Events
Event Date Location

IT Roadmap Conference & Expo – Washington

12/03/2014 Washington D.C.

Email Insider Summit

12/07/2014 - 12/10/2014 TBA

iMedia Agency Summit: The Agency Re-Defined: Balancing Scale, Scrappiness, & Innovation

12/07/2014 - 12/10/2014 Bonita Springs FL

Search Insider Summit

12/10/2014 - 12/13/2014 Deer Valley UT

2015 International CES

01/06/2015 - 01/09/2015 Las Vegas Nevada

digital-media

Tech Marketing Guide to B2B

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News, video, events, blogs about Mobile Marketing for high tech business-to-business from IDG Knowledge Hub.

Tech Marketer's Guide to B2B

News, video, events, blogs about Technology Business and Marketing for high tech business-to-business from IDG Knowledge Hub.

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Can Print and Online Content Just Get Along? California Sunday Magazine Hopes So.

re/code

In a few weeks, at the beginning of October, a new content effort called California Sunday Magazine will debut aimed at publishing, “thoughtful, reported features and beautiful photography and illustrations set in California, the West, Asia, and Latin America, for a national audience,” of a demographic of 25- to 45-year-olds.

Starting a general-interest publication, offline or online, is not for the faint of heart, although the effort has attracted several million dollars in investment from a range of angel funders.

Which is why it is also going to try to pretend to its readers — largely urban and definitely hipper — that there is absolutely no divide between online and offline, using a design that was aimed at both equally. That means California Sunday Magazine will debut on the Web, across a range of devices (Apple iPhone, Google Android, Amazon Kindle), as well as a print insert to 400,000 selected readers of the Los Angeles Times, San Francisco Chronicle and Sacramento Bee.

It’s certainly more of an interesting gambit since the effort has its roots in an event series called Pop-Up Magazine. In the hugely popular live show in San Francisco, reported stories are performed by their creators — including high-profile authors like Michael Pollan and Alice Walker.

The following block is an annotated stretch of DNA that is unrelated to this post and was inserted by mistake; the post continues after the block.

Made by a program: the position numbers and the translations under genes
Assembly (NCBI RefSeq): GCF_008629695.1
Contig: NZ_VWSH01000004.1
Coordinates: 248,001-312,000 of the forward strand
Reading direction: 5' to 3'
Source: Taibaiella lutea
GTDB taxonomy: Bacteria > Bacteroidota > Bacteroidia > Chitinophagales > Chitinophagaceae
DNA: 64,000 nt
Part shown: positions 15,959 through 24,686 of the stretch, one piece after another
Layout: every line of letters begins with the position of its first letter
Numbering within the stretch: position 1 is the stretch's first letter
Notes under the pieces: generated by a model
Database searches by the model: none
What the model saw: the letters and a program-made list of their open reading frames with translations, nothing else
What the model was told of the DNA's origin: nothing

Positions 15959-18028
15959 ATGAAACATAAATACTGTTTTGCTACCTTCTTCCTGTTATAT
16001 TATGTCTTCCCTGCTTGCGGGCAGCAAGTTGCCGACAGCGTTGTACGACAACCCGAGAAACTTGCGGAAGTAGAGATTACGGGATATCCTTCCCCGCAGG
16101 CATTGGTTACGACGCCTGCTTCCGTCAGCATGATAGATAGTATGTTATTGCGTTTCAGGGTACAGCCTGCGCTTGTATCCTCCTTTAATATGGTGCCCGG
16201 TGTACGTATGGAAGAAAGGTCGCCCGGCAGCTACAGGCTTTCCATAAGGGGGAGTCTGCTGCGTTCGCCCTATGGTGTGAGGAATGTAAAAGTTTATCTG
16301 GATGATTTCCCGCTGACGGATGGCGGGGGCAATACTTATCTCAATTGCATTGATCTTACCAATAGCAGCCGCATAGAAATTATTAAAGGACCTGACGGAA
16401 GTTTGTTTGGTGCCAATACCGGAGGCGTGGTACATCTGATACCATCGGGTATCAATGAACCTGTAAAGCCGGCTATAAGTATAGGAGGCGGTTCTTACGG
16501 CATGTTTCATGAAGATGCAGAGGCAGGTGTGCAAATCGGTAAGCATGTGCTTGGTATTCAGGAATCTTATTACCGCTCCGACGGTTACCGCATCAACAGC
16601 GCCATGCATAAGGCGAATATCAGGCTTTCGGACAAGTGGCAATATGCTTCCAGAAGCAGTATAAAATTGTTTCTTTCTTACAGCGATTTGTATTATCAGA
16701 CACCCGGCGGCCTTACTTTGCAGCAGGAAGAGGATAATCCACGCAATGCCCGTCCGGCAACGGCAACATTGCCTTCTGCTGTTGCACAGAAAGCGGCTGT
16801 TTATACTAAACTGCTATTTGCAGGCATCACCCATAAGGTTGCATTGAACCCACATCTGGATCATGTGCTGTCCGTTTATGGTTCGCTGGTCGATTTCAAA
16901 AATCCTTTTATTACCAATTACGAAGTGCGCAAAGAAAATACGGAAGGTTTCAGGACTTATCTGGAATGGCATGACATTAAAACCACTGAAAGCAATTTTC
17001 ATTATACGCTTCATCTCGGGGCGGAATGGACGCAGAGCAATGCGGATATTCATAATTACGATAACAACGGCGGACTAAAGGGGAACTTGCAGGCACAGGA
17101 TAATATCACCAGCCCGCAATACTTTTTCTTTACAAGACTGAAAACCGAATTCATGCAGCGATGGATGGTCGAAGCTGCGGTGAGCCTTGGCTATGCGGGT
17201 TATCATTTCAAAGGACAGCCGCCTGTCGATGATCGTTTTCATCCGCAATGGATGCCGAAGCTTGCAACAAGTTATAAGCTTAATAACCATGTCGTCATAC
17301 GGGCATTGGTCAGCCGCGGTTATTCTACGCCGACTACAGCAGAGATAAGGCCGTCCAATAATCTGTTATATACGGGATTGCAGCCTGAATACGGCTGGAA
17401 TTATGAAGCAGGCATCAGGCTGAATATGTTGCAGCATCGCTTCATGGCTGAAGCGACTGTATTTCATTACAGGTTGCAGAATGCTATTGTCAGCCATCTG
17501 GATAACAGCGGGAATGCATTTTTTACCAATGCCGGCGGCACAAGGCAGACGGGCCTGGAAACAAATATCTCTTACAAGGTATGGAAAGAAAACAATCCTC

Read on…

Mobile ad measurement begins to evolve beyond click-through rates

The Economist has introduced new mobile advertising analytics that focus on user attention to measure campaign success as the call grows louder for measurement standards addressing the unique qualities of smartphone engagement better than impressions served and click-through rates. 

The need for different data sets to measure mobile advertising is supported by a new report from xAd, which reveals that click-through rates on mobile are a poor indicator of whether or not someone will engage in post-click activities or visit a store. The Economist sees offering new metrics as a way to help its clients run more successful mobile ad campaigns.

“We’re offering TimeGuarantee and ViewGuarantee, and highlighting attention metrics more generally with clients, because we think it is a much better performance indicator for brand campaigns than just impressions and clicks,” said Audra Martin, vice president of digital advertising at The Economist.

Read on…

Native ads are getting a direct-response makeover

Digiday

Native advertising is often used by publishers as a way out of being held to the direct-response metrics that have long been associated with banner ads.

Native was supposed to be a premium ad format that would bolster falling digital CPMs, and it has mainly been viewed as an image-building format. But it was only a matter of time before advertisers would start to demand more than just a lift in awareness or improved reputation and ask for ads that directly drive sales or leads.

Case in point: this ad for The New York Times that’s running on Mashable. The ad has a direct come-on to new digital customers, with a “subscribe” button that’s prominently placed to the right of its branded article. It’s part of a month-long campaign the Times is running on Mashable to drive audience growth.

 Native ads are getting a direct response makeover